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Abu Ghraib officer to be court-martialed

The only officer criminally charged in the Abu Ghraib prisoner-abuse scandal will be court-martialed on eight charges including cruelty and maltreatment of detainees, an Army spokesman said Friday.
Lt. Col. Steven Jordan, the former head of the interrogation center at Abu Ghraib prison in Iraq, left, with legal counsel Capt. Samuel Spitzberg, arrives at a military court in this Oct. 20 photo at Fort George G. Meade in Maryland.Steve Ruark / AP
/ Source: The Associated Press

The only U.S. military officer charged with a crime in the Abu Ghraib scandal will be court-martialed on eight charges, including cruelty and maltreatment of prisoners, the Army said Friday.

Lt. Col. Steven Lee Jordan, a 50-year-old reservist from Virginia who ran the interrogation center at the Iraqi prison, was accused of failing to exert his authority as the place descended into chaos, with prisoners stripped naked, photographed in humiliating poses and intimidated by snarling dogs. He was also charged with lying to investigators.

He has not been accused of personally torturing or humiliating prisoners, and was not pictured in any of the photos that embarrassed the Pentagon and shocked the Muslim world.

Maj. Gen. Guy C. Swann, commander of the Military District of Washington, decided Jordan must stand trial, Army spokesman Col. Jim Yonts told The Associated Press.

Jordan was charged in April with 12 offenses. Swann dismissed four of them after Jordan was given an Article 32 hearing, the military equivalent of a civilian preliminary hearing, in October. Most of the dropped charges stemmed from allegations that Jordan had falsified vehicle repair records.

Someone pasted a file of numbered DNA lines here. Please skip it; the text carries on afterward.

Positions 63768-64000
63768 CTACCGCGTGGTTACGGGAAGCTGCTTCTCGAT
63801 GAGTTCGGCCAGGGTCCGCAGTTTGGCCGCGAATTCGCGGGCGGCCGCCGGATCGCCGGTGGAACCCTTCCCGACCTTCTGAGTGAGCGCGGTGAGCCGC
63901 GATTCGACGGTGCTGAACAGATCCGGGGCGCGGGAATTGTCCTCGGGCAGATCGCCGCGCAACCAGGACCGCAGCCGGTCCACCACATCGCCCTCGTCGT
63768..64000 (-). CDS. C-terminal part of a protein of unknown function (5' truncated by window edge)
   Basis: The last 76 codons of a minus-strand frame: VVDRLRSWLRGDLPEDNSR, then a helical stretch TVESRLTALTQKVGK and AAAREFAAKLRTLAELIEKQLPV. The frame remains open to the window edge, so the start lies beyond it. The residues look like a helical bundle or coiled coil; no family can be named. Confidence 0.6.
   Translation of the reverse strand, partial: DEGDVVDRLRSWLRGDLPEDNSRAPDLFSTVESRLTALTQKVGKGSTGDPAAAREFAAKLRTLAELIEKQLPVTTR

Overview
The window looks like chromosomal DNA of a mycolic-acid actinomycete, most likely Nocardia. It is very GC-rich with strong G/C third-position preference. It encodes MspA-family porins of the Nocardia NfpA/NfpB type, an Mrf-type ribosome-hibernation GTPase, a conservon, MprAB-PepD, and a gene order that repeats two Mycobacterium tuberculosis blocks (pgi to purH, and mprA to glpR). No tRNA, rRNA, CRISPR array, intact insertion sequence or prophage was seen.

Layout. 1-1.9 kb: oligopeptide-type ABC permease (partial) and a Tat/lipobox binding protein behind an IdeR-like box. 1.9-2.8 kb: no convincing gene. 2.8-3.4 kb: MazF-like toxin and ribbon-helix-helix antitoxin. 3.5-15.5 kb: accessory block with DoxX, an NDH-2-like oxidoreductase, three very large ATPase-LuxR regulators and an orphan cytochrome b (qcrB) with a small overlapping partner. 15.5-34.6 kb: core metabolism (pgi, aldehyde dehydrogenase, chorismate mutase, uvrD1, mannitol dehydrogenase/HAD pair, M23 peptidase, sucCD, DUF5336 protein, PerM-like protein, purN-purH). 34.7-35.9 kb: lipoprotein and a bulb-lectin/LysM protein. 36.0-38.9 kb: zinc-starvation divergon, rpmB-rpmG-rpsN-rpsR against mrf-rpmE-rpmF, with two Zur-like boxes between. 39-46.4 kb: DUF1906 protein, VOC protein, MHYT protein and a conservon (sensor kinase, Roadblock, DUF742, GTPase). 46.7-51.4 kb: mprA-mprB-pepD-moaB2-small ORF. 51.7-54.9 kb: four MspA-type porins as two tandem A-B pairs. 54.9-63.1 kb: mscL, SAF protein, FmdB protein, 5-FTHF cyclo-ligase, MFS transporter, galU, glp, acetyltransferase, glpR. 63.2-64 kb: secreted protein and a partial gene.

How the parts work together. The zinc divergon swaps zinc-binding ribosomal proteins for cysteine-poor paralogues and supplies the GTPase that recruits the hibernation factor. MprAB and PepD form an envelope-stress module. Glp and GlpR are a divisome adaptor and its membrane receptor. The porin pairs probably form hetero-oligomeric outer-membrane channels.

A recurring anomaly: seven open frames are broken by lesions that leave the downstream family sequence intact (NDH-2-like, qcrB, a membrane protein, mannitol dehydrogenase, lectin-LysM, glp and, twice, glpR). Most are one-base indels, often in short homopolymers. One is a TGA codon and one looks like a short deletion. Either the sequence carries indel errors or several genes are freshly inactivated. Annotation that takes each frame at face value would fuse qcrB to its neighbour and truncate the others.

Besides cruelty and maltreatment, the charges include disobeying a superior officer, willful dereliction of duty and making false statements. The remaining charges carry a total maximum prison term of 22 years.

Jordan's military lawyers did not immediately return calls for comment.

At his October hearing, Jordan said he had no operational control over interrogations and spent much of his time trying to improve soldiers' deplorable living conditions.

The government alleges Jordan's actions or inaction subjected detainees to forced nudity and intimidation by dogs. He also is accused of lying to investigators in denying that he saw any abuse.

‘Set the stage for the abuses’
Jordan's "tacit approval" of violence by military police during an episode in November 2003 "can be pointed to as the causative factor that set the stage for the abuses that followed for days afterward," concluded Maj. Gen. George R. Fay and Lt. Gen. Anthony R. Jones, who investigated the scandal.

Eleven other U.S. soldiers — all from the enlisted ranks — have been convicted in the Abu Ghraib prison scandal, with former Cpl. Charles A. Graner Jr. receiving the harshest sentence, a 10-year prison term.

A general and other officers have received reprimands or demotions that ended or blighted their careers.

Since he was charged in April, Jordan has been on active duty with the Intelligence and Security Command at Fort Belvoir, Va.